An IRA member who was part of the group behind the Birmingham pub bombings has apologised.
Michael Christopher Hayes – a self-confessed bomb maker – said he was sorry for the killing of innocent people in the 1974 blasts.
Speaking to the BBC, Mr Hayes said he hoped his apology on behalf of all active republicans will help grieving relatives find "closure".
He said: "My apologies and my heartfelt sympathies to all of you, for the terrible, tragic loss that you've been put through. And all these years you've been trying to find closure. I hope at last God will be merciful and bring you closure.
"And I apologise not only for myself ... I apologise for all active republicans who had no intention of hurting anybody and sympathise with you."
An eight-minute delay before police were warned of the bombs' location led to the death of 21 people and the injury of 182 others, when they exploded in a pair of city centre pubs. Mr Hayes said the bombs had not been intended to kill people.
On the evening of the 21 November 1974, a man with an Irish accent called the Birmingham Post and Evening Mail newspapers to say two bombs were planted in the town centre.
He finished the call by giving the official code used by the Provisional IRA to authenticate a warning call and allow civilians to be evacuated.
Former IRA officials have since said there was an unintentional delay in issuing the warning.
Mr Hayes said the IRA unit in Birmingham had been shocked by the death toll.
"That wasn't meant. It wouldn't have been done if that was the case," he said.
The Birmingham pub bombings caused the worst single losses of life in the Troubles. Six men were wrongfully convicted for the blasts but no-one has ever been brought to justice.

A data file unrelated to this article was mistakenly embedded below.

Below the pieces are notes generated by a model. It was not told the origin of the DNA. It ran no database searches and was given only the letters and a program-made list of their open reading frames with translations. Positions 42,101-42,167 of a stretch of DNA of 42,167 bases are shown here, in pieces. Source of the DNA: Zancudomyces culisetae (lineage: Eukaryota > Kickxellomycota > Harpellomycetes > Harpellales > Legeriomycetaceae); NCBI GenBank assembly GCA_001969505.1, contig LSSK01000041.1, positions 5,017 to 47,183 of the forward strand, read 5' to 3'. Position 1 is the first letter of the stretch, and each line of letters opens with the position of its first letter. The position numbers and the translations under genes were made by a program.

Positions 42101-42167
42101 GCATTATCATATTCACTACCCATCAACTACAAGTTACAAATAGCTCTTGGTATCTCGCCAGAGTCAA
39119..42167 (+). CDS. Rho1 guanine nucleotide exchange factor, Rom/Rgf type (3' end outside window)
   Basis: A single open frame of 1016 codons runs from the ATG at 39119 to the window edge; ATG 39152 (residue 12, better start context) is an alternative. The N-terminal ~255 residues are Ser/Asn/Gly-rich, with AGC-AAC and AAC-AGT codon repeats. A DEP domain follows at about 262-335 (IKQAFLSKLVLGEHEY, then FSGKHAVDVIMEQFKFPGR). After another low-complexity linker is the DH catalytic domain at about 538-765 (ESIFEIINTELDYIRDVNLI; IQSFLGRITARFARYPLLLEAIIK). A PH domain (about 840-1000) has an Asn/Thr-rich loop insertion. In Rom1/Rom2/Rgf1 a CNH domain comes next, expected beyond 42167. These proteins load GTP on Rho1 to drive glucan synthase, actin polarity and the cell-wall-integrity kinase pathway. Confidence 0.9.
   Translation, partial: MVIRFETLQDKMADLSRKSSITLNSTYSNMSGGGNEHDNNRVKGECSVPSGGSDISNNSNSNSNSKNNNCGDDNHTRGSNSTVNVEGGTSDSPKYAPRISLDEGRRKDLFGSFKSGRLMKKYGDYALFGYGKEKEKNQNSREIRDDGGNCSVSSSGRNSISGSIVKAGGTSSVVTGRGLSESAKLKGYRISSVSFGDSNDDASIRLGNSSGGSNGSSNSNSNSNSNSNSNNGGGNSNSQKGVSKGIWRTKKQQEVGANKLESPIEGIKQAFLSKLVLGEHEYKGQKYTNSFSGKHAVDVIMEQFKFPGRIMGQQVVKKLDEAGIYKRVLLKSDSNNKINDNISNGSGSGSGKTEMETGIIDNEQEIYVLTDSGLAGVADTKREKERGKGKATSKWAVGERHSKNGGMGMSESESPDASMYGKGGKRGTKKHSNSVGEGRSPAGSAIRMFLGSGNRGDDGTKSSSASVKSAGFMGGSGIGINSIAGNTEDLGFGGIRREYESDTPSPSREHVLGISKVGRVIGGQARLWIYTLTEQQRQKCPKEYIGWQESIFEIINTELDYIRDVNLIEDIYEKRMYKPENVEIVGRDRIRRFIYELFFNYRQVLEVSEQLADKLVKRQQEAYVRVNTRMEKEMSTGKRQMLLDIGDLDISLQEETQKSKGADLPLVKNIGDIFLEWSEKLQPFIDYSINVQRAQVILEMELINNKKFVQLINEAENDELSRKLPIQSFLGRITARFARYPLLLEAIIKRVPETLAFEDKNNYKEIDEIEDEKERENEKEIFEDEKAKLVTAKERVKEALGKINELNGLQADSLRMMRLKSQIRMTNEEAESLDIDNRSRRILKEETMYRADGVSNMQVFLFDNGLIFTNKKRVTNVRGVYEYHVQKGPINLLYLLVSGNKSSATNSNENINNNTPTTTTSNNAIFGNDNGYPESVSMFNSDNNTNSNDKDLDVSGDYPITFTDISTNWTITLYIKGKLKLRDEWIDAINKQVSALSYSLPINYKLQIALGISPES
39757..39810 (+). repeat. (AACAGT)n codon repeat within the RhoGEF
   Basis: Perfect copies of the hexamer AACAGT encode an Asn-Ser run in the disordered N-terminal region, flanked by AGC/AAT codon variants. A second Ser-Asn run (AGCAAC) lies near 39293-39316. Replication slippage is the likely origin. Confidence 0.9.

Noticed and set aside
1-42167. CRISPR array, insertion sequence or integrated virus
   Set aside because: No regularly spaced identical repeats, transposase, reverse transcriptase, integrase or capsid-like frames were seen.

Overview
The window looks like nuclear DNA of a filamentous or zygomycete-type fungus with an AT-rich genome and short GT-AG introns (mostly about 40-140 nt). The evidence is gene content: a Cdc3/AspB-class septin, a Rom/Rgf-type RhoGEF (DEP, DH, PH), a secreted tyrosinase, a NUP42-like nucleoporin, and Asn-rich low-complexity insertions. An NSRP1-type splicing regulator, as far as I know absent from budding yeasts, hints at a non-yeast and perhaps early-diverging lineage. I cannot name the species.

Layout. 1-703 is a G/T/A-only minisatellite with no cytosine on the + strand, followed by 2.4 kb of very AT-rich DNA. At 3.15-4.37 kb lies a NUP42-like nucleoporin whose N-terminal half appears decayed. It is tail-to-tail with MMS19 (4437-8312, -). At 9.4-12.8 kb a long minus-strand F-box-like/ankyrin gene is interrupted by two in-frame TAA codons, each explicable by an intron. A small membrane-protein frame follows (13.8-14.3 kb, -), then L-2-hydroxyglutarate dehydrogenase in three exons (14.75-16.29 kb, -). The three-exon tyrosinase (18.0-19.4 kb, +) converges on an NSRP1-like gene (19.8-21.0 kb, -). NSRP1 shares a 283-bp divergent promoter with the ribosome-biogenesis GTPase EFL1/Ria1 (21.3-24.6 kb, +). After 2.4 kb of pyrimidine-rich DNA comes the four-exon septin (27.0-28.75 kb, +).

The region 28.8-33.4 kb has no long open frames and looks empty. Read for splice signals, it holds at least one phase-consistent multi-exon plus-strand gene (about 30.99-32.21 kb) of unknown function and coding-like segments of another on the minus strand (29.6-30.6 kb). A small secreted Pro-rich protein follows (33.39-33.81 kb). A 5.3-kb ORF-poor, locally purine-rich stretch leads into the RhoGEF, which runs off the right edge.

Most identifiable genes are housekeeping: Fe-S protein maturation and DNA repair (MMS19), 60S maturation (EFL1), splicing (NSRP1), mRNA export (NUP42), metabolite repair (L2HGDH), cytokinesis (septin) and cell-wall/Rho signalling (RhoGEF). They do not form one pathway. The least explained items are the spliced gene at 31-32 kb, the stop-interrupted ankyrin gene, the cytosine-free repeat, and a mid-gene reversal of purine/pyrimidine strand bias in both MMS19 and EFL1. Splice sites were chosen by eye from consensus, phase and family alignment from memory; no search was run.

Mr Hayes, 69, who now lives in south Dublin, said he personally defused a third bomb on Birmingham's Hagley Road after he became aware of the death toll in the first two blasts.
He refused to say who planted the bombs in the Mulberry Bush and the Tavern in the Town but he said he wanted to speak out to give "the point of view of a participant".
But relatives of those who were killed said the apology was "gutless and spineless".
Mr Hayes' apology came as an inquest into the bombings was reopened by a coroner stating "a wealth of evidence" had not yet been heard.
West Midland Police said their investigation remained open but that no further comments on the suspects' identities will be provided until the proceedings have concluded.
Victims' families have repeatedly asked for the names of the suspects to be disclosed.
Mr Hayes was arrested and questioned by West Midlands Police about the bombings in 1974 but he was released.
He said he had been a member of the IRA for more than 30 years in both Ireland and England and had participated in the group's activities in Birmingham as "an active volunteer".
He added he would not be attending the inquest into the bombings and that he could "sleep at night" because he "is not a murderer".
In 1975 six men were found guilty of carrying out the bombings. They spent 16 years in prison before their convictions were finally overturned by the Court of Appeal in May 1991.
They were released on the basis of police fabrication of evidence, unreliability of scientific evidence and the suppression of evidence.
Until the 7/7 London bombings in 2005, the Birmingham bombings was the worst ever terrorist attack on the British mainland.
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